“I’ve been battling heroin most of the last eight years,” Heather stated in the first line of her email. “Not my addiction, but everyone else’s.”
Heather began dating Drew, a high school sweetheart whom she had reconnected with some 20 years later, aware that he was addicted to drugs.
“I knew he was a drug addict but didn’t really know what that meant,” admitted Heather. “I thought if he was holding down a job and had his own money, it couldn’t be that bad.”
Heather, unfortunately, was wrong. Drug addiction’s reach extends into places of employment, pulling in people no one expects.
“Drew was a charming, intelligent man with a good heart, even in active addiction, but I learned quickly I couldn’t count on him for anything and that I shouldn’t expect to keep cash in my purse.”
Drew had entered many rehabilitation programs and was clean for about three years when he and Heather decided to move in together.
“That’s when the downward spiral started,” recalled Heather. “He lost his job and heroin became his all-consuming mistress. He overdosed several times, crashed his car with his six year old daughter in the backseat and crashed mine into a house. His life and mine, were certainly unmanageable.”
After more detox facilities and rehabs, Heather threatened to kick him out if he could not remain in recovery, but those warnings were quickly quieted.
“He said had no place to go and that he would die in the street. So, I let him stay,” said Heather.
On the morning of October 1, 2010, Heather awoke to a loud crash coming from her bathroom. Drew had overdosed again. After breaking down the door and calling 911, Heather followed the ambulance to the hospital, as she had done too many times before.
“I had no thought that following the ambulance this time would be different,” said Heather. “It certainly felt the same.”
Once at the hospital, Heather was advised to call Drew’s family immediately. Heather, who had managed to keep all of Drew’s other overdoses a secret from his relatives, now had to make a phone call.
Though Heather had responded immediately to the crash in her bathroom, Drew was showing little to no signs of brain function and his family took him off life support two days later, on October 3.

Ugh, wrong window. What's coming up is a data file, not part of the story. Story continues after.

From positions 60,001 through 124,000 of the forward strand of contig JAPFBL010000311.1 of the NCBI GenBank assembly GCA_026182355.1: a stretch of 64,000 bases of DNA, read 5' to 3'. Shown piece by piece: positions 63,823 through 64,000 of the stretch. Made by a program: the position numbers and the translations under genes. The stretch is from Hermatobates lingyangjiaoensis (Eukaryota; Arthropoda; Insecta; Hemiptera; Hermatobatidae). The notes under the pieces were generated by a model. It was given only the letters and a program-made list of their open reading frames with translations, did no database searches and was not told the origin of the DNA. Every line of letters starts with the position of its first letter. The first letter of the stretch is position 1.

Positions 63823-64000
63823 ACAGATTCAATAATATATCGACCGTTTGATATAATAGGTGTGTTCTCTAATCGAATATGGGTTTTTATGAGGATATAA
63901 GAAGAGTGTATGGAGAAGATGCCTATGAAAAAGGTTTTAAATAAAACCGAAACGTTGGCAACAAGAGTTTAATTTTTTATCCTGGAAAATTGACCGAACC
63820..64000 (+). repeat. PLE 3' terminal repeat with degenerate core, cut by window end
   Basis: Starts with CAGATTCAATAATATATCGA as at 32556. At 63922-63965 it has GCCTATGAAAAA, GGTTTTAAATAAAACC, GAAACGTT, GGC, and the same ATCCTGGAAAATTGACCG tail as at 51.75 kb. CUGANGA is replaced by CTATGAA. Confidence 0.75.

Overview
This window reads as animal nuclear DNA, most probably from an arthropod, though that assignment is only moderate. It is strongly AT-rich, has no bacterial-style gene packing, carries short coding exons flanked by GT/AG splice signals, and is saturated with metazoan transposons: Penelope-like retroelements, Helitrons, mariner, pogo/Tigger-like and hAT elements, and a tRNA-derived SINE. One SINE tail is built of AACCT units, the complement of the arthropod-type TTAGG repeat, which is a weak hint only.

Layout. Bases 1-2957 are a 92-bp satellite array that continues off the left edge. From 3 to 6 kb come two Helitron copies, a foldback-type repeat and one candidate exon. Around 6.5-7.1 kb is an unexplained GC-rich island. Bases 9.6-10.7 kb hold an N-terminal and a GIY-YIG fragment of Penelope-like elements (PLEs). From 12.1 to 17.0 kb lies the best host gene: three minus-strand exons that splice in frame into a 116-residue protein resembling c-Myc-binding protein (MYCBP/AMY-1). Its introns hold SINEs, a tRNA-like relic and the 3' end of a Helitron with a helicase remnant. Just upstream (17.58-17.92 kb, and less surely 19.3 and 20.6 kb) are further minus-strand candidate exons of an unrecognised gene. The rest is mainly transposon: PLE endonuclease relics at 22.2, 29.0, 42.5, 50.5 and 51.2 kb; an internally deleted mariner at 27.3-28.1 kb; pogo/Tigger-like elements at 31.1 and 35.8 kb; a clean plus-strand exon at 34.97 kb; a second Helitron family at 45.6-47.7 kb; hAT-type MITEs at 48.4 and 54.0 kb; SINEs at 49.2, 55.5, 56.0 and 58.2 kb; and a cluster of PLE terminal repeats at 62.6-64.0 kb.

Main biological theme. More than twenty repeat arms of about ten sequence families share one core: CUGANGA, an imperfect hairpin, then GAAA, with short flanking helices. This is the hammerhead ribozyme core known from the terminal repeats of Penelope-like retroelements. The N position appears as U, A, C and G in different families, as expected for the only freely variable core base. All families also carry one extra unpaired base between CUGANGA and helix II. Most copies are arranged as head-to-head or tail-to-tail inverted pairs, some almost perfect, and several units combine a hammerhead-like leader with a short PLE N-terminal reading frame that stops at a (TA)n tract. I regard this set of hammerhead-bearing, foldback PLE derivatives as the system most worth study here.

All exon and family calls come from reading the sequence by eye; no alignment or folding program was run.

“I felt numb. I felt relieved. I felt guilty,” stated Heather. “I sought counseling for the grief and guilt but didn’t stick with it long enough to learn anything valuable for myself.”
Six weeks after Drew’s death, Heather began talking to Adam, one of Drew’s high school friends, about ‘old times’ and they started seeing each other. The bliss Heather found in her new relationship with Adam was short-lived, as Adam, too, was addicted to heroin.
Unlike her relationship with Drew, Heather stated that she did not know Adam was struggling with addiction at first.
“I figured it out once things started disappearing and none of what he said made any sense,” recounted Heather. “At that point, because I was still numb from the loss of Drew, I allowed the insanity to continue.”
Heather admitted she allowed this relationship to continue for four entire years because it felt “normal” to her by this point.
In those four years, a lot transpired that weakened Heather’s mental state and confidence even more. Adam was in and out of jail and rehab, choosing at times to detox at home.
“Detoxing at home never worked. Ever. The physical and psychological pain was too unbearable. Watching him go through this was painful and I sometimes would bring him to score so he wouldn’t be sick,” said Heather, who now knows she was enabling and not helping. “I felt like if I was driving him there, then I was in control. What an illusion. Heroin controlled us all.”
In addition, Heather’s family and close friends even stopped speaking to her for a brief time.
“I was isolated in this heroin-soaked world I lived in,” said Heather, who noted that she believes the over prescribing of prescription drugs brought heroin into good neighborhoods like hers. Statistics support this.
Still fixated on “curing” Adam, Heather decided to go to a meeting, not for herself, but to find out how to get Adam into recovery. Instead, she learned the lesson she needed in order to begin her own healing process. One of the drug counselors told Heather that she needed help. He assured her that recovery was possible for loved ones of those battling addiction, too.
“I learned that I didn’t cause the addiction, but mostly that I couldn’t control or cure it. Adam would have to do that himself…or not,” said Heather. “I went to meetings and got a sponsor and stayed in this relationship for about another year.”
“Then I got a call from jail and the lies started again,” added Heather.
With Adam back in jail, Heather was able to separate herself from Adam’s addiction. She spoke to his family and uncovered more lies.
“It must have been exhausting to live that way,” Heather said. “I made a decision to break free.”
Almost three years later, and Heather is still recovering from the effect of the family disease of addiction. Adam is currently living in a homeless shelter after recently being released from jail. He is waiting on a bed in a long-term rehab facility. He’s reached out to Heather, but she has decided to no longer speak to Adam.
“I work on myself every day, knowing that each day brings peace and serenity for those who seek it. I choose me today!” affirmed Heather. “Part of my healing is sharing my story with others who may need to hear it.”
To read more stories like this, check out Alicia Cook’s collection of essays entitled, Heroin is the Worst Thing to Ever Happen to Me on Amazon.